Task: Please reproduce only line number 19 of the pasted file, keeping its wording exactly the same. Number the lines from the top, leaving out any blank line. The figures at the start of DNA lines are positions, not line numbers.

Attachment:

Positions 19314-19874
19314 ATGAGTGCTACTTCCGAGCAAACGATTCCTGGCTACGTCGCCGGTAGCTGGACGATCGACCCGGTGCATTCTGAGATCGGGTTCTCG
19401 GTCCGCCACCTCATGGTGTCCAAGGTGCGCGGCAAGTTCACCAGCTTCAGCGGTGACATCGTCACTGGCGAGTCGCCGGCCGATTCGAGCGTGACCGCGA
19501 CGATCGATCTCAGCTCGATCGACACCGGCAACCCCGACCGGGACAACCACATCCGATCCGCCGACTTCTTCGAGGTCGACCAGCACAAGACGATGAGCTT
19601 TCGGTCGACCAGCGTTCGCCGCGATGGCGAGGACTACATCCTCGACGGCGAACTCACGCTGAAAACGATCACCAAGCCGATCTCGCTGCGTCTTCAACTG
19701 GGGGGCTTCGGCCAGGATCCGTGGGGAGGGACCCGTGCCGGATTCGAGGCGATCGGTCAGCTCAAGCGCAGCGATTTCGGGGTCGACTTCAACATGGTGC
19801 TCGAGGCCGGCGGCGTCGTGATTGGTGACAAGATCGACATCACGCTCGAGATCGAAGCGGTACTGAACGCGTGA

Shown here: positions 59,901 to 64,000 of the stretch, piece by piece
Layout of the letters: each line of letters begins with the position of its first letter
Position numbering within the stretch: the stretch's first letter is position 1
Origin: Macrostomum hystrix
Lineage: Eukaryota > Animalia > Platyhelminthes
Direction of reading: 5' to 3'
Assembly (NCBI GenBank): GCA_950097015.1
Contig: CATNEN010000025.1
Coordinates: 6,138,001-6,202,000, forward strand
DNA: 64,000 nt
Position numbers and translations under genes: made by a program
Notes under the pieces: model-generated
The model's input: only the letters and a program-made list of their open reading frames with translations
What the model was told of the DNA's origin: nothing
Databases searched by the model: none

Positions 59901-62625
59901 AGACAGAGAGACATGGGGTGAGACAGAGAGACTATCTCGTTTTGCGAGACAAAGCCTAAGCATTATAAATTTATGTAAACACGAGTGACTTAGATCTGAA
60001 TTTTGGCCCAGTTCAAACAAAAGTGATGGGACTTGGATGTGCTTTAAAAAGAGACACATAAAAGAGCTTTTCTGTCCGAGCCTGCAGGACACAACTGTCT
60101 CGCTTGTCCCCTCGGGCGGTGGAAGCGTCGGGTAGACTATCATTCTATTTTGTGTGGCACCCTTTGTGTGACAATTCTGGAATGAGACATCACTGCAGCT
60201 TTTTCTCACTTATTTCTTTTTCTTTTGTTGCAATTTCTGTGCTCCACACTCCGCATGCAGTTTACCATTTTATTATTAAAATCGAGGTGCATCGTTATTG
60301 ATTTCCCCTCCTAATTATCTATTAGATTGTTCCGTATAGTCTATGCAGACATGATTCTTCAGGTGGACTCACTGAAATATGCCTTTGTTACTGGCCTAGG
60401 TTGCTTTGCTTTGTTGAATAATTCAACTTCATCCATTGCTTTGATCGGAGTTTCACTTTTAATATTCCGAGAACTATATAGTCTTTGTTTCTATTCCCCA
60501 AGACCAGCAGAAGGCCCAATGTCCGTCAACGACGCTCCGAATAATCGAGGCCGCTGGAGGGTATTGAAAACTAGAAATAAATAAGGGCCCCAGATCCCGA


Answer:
Notes under the pieces: model-generated